The SR1A also comes with a little impedance matching box which acts as a buffer between the headphones and whatever amp/source you connect it to. Note the box uses speaker binding posts so this is going to work primarily with a power amp/Preamp and DAC rather than a pure headphone amp unless said amp has binding posts on its rear panel. Plugging directly into a conventional headphone amp will short the SR1A.
Well, damn. Probably the best recreation of a natural speaker sound in a headphone I have heard to date and that includes the AKG K1000.
I spent about 30 minutes in total listening to the SR1a alongside Tony Pothitos of HiEnd News and we both came to the exact same conclusions. the SR1A has a beautiful level of crossfeed that creates a stunning speaker-like presentation with nothing in the way of traditional left-right separation found in traditional headphones. It just sits “out there” like a great set of speakers.
More than that the timbre is to die for. You will hear zero harshnesses, zero exaggerated bass, wonderfully clear and natural-sounding vocals, and more than impressive instrumental separation and imaging. I could have sat all day and used the SR1A without a hint of fatigue throughout. Thanks to Sean Thong and SLT Technologies for bringing this amazing headphone to the show.
Chord’s booth was excellent this year with the arrival of the Hugo TT2 and the M-Scaler. It also saw Edd Harris’s debut which was nice to finally meet the man who works with us closely on our reviews. Also, the usual show regulars from Chord were also there – Rob Watts, Robert Wong and John Franks with Rob doing some great presentations upstairs.
There was a moment during my testing time when the Chord team was introduced to Krispy Creme donuts which seems to be rather a momentous event for the uninitiated. Not exactly healthy but delightfully sinful I suspect with a cup of strong coffee. Just not too many eh lads?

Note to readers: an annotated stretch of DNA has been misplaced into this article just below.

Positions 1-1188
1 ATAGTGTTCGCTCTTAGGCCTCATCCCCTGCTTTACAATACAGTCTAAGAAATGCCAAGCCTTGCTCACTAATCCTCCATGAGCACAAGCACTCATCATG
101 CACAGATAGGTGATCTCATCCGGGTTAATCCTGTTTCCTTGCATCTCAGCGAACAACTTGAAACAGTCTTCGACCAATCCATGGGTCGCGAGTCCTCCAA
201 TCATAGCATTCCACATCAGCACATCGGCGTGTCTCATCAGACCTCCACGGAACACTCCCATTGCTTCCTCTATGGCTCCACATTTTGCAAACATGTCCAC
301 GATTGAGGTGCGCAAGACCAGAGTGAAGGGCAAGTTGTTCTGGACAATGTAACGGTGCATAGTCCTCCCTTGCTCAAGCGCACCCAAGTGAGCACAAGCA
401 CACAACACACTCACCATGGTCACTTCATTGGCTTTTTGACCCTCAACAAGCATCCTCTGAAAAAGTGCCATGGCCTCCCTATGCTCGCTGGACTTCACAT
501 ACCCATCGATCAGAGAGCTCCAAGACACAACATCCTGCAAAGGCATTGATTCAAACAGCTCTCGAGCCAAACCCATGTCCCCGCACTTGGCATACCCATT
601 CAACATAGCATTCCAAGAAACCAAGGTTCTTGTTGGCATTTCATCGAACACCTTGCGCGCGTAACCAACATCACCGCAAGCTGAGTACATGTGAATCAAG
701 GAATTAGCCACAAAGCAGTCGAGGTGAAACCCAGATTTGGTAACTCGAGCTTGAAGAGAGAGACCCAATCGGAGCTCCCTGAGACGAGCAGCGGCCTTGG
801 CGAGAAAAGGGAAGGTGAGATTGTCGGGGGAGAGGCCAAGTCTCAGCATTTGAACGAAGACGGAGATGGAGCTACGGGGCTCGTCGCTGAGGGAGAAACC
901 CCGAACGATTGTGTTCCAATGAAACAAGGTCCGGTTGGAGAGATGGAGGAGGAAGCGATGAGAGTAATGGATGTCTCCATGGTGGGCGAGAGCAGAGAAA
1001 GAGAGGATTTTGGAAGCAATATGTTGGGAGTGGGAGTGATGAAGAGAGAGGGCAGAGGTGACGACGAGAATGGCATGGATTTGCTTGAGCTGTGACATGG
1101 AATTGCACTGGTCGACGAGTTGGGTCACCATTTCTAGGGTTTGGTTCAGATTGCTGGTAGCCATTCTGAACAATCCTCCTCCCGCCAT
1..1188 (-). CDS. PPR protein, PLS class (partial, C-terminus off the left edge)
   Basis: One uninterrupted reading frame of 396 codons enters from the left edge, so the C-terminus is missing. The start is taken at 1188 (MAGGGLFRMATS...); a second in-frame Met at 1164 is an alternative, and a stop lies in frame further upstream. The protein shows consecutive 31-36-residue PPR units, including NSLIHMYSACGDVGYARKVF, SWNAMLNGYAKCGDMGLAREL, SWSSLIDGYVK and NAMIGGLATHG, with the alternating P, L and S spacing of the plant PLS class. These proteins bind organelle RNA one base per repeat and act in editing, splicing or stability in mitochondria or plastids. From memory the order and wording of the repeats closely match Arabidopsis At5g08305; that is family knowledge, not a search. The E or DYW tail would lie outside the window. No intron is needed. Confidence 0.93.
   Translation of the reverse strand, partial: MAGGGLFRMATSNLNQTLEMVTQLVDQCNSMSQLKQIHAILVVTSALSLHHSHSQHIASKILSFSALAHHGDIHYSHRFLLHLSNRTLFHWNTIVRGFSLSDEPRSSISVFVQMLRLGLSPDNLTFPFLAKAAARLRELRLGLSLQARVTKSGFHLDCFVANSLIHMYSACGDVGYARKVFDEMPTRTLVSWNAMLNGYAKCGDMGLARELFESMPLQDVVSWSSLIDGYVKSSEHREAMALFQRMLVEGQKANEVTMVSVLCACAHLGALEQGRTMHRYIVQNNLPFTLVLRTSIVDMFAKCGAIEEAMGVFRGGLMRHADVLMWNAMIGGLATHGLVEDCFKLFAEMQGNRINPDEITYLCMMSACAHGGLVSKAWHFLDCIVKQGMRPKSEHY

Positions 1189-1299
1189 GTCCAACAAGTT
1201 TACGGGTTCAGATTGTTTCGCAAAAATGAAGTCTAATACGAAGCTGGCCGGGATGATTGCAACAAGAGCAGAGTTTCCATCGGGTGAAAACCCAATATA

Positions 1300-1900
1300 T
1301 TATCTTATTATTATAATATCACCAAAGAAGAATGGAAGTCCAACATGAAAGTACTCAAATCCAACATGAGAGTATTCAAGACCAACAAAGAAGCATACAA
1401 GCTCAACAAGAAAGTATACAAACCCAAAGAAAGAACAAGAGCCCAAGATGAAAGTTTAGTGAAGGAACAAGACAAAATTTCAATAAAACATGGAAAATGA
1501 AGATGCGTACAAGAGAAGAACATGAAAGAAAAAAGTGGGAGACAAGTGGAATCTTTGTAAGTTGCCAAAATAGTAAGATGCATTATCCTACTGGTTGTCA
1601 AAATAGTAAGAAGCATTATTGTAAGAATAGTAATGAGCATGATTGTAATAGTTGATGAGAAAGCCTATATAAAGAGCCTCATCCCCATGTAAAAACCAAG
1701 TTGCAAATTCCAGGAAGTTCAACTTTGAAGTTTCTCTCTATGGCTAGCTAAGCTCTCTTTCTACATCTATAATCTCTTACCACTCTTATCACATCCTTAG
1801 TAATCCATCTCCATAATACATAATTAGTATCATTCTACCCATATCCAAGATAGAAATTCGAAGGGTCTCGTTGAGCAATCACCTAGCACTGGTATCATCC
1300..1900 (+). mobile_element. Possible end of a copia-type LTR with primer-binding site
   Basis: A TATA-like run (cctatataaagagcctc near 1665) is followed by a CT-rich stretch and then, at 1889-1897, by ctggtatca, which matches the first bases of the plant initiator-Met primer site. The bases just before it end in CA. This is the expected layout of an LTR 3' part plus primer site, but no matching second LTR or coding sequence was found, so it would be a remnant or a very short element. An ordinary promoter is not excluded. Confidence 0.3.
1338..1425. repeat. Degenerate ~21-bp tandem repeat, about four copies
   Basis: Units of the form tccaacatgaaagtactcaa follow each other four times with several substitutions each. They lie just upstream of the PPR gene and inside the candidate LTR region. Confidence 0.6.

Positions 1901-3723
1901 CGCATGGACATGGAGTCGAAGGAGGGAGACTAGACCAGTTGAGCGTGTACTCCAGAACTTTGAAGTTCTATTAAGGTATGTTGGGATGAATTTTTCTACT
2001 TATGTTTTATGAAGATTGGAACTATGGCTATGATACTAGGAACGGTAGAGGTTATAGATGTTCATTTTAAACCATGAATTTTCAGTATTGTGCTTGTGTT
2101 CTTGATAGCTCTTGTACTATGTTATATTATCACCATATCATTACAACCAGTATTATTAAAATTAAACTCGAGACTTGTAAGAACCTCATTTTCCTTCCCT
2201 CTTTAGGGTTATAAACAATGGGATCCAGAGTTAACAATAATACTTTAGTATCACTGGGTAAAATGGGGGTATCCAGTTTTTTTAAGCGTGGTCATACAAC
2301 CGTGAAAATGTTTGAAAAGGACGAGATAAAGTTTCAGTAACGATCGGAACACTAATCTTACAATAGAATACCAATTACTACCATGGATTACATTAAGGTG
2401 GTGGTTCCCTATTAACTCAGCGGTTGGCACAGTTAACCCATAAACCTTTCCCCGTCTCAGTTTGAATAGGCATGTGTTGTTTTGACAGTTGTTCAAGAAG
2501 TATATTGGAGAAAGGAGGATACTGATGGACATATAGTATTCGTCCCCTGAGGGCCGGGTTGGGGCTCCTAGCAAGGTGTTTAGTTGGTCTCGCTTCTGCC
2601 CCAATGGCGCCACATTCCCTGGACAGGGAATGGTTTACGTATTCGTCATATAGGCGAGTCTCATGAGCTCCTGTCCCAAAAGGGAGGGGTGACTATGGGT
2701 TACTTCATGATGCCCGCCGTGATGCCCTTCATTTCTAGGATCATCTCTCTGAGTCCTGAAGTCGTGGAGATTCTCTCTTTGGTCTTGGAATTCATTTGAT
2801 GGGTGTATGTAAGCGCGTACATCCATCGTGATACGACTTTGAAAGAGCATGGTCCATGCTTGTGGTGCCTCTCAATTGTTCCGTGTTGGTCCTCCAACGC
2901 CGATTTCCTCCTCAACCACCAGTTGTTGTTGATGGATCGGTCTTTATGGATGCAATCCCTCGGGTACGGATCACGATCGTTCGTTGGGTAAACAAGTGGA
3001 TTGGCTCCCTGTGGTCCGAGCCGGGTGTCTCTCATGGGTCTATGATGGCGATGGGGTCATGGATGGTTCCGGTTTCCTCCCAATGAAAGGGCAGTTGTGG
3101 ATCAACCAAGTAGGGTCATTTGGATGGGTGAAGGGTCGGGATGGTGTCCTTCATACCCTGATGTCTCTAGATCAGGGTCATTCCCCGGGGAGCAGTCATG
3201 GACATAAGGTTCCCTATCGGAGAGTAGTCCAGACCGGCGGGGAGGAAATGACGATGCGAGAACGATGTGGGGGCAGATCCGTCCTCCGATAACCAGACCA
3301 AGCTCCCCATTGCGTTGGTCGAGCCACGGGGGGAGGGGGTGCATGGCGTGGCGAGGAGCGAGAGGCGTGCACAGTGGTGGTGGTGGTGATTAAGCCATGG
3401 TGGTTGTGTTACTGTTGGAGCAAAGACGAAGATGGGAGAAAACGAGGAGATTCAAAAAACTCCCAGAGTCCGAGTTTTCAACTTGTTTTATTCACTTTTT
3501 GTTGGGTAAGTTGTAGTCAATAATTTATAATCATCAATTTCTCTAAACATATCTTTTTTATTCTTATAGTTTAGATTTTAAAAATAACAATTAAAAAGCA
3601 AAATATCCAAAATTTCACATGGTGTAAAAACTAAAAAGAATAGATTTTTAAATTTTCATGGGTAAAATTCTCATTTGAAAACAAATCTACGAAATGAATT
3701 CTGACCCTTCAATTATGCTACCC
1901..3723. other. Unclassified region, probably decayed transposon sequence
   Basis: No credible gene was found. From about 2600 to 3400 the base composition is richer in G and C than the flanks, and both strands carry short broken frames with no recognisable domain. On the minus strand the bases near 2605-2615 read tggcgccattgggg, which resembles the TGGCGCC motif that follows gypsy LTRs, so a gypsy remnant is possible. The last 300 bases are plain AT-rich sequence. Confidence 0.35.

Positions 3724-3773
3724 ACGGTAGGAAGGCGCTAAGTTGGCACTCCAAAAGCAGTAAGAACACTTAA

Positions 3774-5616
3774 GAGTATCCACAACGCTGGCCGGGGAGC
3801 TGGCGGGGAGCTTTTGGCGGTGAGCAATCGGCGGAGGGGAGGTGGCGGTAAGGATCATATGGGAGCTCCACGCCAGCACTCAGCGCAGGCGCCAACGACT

Our testing at the Chord booth focused mainly on the M-Scaler and the new TT2 and I have to say with a quality set of headphones this combo is thoroughly addicted and beautifully clean sounding.
Now I say with the right set of headphones because my first demo was with the HE5SE from Hifiman. I love this headphone but it is still not the right headphone for me in terms of pinpoint imaging and micro-detail. It is a slightly older double-magnet planar driver from many years ago and their new nano-grade driver headphones such as the Susvara and even the cheaper Ananda do a far better job when it comes to soundstaging.
Change those headphones to say the HE1000 SE which was beside the mighty DAVE and you get a far more revealing example of what the M-Scaler can do combined with a quality amp such as the TT2.
For those that are not aware, the Hugo M-Scaler is a standalone upscaling device using Rob Watts’ unique filter technology to upscale standard 44.1kHz digital audio up to 705.6kHz. I actually have the NuPrime CDP-09 which has similar upscaling from a delta-sigma design but the difference between these two is a bit more revealing of what is possible. It is designed with the TT2 in mind but will work with our DACs not in the Chord eco-system so it is flexible beyond their own product range.